SWhenever Vilma's Eid birthday approached, her mother used to present her daughter with a work of art, whether it was a painting or a sculpture. At the age of 21, already married, her mother took her to Cosme Velho Galeria de Arte, owned by art dealer Cesar Luiz Pires de Mello. Vilma remembers that there were entire walls full of paintings, with dark lighting. This did not stop her from fixing her gaze on one of the paintings that, she recognizes, marked a breaking point in her relationship with the arts.
“I saw a grass with two little oxen. My eye was glued to it. I didn’t know it was by José Antônio da Silva [1909-1996]”, says Vilma. “But I wanted that work, and both my mother and the gallery owner advised me against it, saying that the artist was a primitivist, that we don't know if it will lead to anything. 'Choose something more modern,' they said. And I ended up choosing another work.”
The painting with grass and oxen, however, never left Vilma's memory. In the 1980s, she learned that José Antônio da Silva lived in São Paulo, in Vila Mariana, and wanted to meet him. “He was very prestigious during his lifetime, he participated in 17 biennials around the world, six of them the São Paulo Biennial”, says the gallerist. “I always say that he was the one who put me in this life. When people tell me that I chose this niche, I say that I didn't choose any niche. It was an awakening.”
At the time, Vilma Eid was a partner in a gallery opened in 1986, but she was already active in the art market as an independent dealer, a trajectory that in 2023 celebrates 40 years. While your Station Gallery – which until 28/10 shows the press conference Reverse and Transverse – was opened in 2004, after she gathered a consistent collection, purchasing many works on trips throughout Brazil. In 2024, the gallery completes two decades of activity.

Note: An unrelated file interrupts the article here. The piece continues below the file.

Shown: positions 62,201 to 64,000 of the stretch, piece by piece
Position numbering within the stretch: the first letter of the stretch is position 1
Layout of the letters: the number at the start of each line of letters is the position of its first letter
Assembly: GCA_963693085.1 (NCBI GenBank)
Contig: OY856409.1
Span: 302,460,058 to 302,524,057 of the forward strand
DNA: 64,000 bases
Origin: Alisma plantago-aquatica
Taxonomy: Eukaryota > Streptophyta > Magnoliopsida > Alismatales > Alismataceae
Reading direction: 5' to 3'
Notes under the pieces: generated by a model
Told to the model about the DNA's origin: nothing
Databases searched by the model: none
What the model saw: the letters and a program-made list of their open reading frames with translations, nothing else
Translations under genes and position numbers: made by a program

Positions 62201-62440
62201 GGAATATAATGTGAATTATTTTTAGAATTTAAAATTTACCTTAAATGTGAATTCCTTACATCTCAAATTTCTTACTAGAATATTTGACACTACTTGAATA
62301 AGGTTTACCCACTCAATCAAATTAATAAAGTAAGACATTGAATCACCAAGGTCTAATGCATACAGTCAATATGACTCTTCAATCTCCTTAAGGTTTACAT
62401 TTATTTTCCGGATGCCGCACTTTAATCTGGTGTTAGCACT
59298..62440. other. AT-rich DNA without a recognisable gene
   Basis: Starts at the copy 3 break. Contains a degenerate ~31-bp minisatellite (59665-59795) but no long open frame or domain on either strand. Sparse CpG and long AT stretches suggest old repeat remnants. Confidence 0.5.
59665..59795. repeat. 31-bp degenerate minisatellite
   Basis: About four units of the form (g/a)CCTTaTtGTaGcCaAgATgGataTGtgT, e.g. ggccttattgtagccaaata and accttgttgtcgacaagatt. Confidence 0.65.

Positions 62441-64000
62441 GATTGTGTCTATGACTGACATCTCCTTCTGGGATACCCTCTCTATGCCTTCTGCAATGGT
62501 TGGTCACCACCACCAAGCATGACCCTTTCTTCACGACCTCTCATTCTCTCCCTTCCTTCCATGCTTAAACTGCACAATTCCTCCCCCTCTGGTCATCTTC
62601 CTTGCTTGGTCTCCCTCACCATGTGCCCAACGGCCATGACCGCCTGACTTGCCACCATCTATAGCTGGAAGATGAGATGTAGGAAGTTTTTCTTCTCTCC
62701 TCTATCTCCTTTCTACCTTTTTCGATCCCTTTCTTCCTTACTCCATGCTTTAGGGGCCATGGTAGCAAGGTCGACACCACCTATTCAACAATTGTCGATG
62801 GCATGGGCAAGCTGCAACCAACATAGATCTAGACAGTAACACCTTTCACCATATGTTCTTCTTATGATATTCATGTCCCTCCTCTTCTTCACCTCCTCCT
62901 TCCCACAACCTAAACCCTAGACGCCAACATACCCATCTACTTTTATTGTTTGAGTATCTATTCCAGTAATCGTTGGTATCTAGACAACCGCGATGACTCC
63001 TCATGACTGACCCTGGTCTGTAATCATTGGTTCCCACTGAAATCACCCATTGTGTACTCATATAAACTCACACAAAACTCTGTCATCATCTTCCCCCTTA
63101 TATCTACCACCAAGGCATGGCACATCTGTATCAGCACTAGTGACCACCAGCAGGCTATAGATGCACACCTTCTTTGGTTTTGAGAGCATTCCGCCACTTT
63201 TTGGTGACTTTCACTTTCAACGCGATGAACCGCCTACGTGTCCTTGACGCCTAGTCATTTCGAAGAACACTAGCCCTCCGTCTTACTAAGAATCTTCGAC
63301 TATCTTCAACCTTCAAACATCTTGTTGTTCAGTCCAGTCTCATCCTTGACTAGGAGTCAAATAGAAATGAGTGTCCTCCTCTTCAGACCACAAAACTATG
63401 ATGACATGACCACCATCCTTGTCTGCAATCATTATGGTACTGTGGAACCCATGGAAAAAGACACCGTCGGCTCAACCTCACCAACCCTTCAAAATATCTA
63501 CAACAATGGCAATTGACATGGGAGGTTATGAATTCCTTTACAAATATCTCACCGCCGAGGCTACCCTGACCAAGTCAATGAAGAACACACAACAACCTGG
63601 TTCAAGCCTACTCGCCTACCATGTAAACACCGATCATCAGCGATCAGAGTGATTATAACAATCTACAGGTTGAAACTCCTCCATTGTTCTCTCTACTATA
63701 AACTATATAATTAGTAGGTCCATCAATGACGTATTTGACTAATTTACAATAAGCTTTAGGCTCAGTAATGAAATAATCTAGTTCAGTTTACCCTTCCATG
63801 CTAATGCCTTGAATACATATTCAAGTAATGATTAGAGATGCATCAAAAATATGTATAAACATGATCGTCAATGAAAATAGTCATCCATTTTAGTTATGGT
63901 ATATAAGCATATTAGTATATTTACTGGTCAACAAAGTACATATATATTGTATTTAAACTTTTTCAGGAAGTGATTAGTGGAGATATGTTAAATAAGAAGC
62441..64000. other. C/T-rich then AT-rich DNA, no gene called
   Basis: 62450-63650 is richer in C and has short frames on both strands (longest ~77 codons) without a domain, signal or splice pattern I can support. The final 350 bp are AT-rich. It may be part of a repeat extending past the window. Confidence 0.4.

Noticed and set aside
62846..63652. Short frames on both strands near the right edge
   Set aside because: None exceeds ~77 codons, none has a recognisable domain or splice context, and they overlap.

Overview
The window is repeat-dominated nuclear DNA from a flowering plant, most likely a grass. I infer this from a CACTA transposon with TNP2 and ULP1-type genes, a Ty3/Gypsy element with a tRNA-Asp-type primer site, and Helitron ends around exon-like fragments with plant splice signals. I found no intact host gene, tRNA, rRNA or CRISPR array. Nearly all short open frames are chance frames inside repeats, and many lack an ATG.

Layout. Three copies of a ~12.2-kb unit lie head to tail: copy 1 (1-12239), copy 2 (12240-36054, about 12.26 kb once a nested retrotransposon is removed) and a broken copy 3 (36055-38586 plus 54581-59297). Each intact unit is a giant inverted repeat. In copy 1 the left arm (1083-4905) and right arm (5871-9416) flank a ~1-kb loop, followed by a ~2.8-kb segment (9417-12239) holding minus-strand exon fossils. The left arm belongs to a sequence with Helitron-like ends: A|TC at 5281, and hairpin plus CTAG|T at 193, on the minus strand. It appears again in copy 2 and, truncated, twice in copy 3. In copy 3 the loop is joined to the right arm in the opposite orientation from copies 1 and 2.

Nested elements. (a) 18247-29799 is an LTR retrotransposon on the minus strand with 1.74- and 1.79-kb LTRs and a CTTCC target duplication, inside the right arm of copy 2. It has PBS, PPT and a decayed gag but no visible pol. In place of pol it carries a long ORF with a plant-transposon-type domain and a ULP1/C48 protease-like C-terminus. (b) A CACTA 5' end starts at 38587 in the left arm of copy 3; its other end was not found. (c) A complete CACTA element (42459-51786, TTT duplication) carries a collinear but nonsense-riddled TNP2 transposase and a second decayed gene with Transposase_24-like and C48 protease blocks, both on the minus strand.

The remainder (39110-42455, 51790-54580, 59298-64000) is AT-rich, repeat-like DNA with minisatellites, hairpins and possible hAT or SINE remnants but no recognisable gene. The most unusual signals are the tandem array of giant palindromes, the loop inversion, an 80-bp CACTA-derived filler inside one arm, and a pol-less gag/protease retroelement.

“At that moment, however, I wasn't thinking about opening another gallery, because the confiscation of the Collor Government's savings, which had affected the business of the previous gallery, of which I was a partner, left me traumatized,” he says. “My initial idea was to just leave my collection exposed to the public. As time went by, I saw that it wouldn't work, because people wanted to buy it, but I said I wouldn't sell it. And there were many artists still alive who depended on me. So I decided to open the gallery.”
At the time of the opening, Vilma says that the reception of her gallery in the Brazilian art market was not good. People who came here asked me if it was a state or city hall exhibition space, they thought it was something institutional, a museum”, says the gallerist. “It took a lot of pressure, including from friends like Marcelo Araújo and Ivo Mesquita, for market acceptance.”
Over these decades, Vilma recognizes that she did a “great job” for the recognition of so-called popular art. “It was water on hard stone that hits it until it pierces. There was a lot of rejection, because there was confusion about what was art and what was craftsmanship,” she says. Her work, however, has had an impact over the years, not only among collectors, but also institutions, such as Masp.
“It was an epiphany, which can also be seen today in the Pinacoteca’s programming. And outside Brazil there was a turning point, in 2012, when the Cartier Foundation, in Paris, held an exhibition with so-called popular artists. Hervé Chander, director of the institution, not only takes ten artists from the Station to the exhibition, but also acquires works for the Foundation’s collection”.
There is, as you can see, no shortage of reasons to celebrate Vilma Eid's trajectory and the events of this year and next year. Brazilian popular art and its artisans thank you.